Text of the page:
How the real precedes the represented
I simply love Currie’s assumption that the real precedes the represented, but object to his use of it. In Image and Mind, he argues that fictional entities because they are non-existent cannot be represented photographically. “A fiction does not have the kinds of properties—shape, size, colour—that could be represented pictorially.” (p. 12).
I have called that an ontological fallacy, and I stick with that assessment. So what about the assumption that the real precedes over the represented?
It is, really, quite simple. The assumption must be rephrased as the priority of the present over the absent, and all’s well. What is present and what is absent when we are in the cinema? One finds oneself in the presence of other members of the audience, and chairs, etc. and the screen. And one finds oneself in the presence of a projection on the screen. Therein one sees things absent. The represented is present only in as far as represented, i.e. as an aspect of the representation which itself is present. Therefore, all understanding of what is represented must be due to an understanding of the representation. To see whether something can or can not be represented one merely has to watch the representation. We should never be naive about what we see in a representation.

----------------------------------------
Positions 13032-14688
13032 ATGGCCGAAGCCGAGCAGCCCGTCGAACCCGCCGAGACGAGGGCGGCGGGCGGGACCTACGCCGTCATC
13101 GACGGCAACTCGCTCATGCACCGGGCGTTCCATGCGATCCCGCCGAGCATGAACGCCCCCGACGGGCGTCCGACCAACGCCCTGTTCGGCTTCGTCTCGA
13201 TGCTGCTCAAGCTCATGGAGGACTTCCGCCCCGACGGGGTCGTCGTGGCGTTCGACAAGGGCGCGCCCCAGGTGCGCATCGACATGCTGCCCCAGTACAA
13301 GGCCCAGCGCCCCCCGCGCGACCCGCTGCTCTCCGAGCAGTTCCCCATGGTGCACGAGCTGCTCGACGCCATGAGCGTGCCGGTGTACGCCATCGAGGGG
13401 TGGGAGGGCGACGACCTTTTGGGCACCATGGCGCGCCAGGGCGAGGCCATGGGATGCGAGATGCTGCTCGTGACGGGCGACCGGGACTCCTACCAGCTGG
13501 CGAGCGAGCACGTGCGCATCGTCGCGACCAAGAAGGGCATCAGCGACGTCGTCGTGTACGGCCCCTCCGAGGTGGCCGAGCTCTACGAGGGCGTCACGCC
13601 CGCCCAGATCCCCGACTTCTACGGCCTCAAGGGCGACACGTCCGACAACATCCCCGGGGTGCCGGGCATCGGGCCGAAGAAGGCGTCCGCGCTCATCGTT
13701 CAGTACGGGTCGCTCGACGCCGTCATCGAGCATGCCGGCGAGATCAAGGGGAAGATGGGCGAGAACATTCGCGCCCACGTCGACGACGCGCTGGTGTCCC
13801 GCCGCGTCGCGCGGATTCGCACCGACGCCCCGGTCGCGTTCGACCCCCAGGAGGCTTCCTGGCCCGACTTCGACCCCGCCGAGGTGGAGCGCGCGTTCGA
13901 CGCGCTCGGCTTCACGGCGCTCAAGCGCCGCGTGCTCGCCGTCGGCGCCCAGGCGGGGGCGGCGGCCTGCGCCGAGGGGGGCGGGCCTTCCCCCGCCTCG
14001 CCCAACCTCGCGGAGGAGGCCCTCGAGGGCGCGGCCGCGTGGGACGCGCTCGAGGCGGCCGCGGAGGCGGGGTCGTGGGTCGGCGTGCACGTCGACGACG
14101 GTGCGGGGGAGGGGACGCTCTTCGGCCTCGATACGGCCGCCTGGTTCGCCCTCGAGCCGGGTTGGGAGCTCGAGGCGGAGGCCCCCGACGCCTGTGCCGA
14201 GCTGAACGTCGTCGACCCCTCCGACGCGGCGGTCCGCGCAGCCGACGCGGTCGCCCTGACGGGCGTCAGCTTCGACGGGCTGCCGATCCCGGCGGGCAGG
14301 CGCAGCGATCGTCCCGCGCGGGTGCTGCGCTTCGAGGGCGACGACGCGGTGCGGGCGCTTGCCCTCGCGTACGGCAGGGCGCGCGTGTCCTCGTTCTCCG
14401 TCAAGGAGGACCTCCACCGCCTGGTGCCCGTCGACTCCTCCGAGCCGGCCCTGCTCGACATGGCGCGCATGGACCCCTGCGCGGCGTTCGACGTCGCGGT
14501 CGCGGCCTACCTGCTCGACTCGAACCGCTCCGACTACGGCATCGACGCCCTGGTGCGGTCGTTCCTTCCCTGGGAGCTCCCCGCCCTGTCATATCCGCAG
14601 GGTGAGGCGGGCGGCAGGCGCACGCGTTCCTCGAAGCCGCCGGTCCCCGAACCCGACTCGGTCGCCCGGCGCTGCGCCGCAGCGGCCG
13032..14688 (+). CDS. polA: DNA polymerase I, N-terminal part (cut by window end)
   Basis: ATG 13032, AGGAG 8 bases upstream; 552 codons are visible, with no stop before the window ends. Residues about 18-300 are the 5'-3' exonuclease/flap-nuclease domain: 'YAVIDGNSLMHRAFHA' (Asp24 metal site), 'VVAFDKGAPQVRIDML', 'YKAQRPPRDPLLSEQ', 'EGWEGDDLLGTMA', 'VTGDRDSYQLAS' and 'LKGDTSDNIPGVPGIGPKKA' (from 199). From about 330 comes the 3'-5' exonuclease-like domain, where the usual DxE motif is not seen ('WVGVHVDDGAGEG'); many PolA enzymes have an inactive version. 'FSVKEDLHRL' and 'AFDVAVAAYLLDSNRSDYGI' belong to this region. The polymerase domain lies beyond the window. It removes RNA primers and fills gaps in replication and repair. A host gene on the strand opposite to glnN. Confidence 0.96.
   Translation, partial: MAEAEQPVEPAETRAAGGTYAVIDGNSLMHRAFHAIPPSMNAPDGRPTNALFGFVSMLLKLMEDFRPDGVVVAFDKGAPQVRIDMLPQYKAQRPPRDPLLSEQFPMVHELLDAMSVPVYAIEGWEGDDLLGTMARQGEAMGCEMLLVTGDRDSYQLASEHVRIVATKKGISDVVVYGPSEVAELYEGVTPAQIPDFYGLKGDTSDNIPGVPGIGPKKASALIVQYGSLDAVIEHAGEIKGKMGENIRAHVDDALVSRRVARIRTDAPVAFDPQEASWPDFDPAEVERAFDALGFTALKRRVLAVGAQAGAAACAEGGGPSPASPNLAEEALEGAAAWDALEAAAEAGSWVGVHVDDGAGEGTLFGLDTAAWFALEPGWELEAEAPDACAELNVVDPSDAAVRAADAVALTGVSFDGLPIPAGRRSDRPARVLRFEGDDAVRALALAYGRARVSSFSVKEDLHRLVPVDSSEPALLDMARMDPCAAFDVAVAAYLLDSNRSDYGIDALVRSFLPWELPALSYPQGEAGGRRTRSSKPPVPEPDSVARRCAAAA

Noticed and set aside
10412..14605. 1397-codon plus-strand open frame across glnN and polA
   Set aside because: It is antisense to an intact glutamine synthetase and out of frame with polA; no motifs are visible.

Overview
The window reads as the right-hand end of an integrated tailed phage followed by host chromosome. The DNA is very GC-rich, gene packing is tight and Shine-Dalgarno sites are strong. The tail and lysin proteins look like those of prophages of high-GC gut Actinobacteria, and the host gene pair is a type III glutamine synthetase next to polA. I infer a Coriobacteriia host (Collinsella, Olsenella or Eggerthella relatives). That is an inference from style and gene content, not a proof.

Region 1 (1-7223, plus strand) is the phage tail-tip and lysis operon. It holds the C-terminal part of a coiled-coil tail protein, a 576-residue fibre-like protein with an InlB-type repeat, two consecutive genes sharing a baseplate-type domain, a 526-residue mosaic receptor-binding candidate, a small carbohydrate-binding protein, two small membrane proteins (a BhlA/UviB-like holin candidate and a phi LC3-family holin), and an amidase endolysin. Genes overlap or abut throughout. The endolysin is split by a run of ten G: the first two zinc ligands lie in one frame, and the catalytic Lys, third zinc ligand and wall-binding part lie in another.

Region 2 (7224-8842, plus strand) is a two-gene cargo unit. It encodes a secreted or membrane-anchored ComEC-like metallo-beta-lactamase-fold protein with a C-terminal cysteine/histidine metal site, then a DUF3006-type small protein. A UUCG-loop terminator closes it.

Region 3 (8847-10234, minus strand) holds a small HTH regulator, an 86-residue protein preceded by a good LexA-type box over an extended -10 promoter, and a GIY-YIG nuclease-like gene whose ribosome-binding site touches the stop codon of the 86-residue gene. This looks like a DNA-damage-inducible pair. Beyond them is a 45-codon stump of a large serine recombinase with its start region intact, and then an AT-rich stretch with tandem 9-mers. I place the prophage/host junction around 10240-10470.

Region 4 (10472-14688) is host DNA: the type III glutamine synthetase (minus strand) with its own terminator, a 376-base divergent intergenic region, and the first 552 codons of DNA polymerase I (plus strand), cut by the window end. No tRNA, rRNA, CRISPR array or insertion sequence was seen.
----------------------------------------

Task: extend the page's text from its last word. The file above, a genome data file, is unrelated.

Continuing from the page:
Fictional entities can be represented, much like real entities can. In the latter sentence “real” is used in a secondary sense: as something which might have been present to a perceiver, or was present to a perceiver, or might be present to this perceiver (if only he would leave the theatre and travel there).
By the way, I am not bashing the distinction between real and fictional represented worlds. I am merely urging that our analysis start on the right footing.
Currie, Gregory. 1998. Image and Mind. Cambridge, New York: Cambridge University Press.
van Gerwen, Rob. 2002. “De ontologische drogreden in de analytische esthetica.” Algemeen Nederlands Tijdschrift voor Wijsbegeerte 94:109–123.
____________. submitted. “An Ontological Fallacy in Analytic Aesthetics.”
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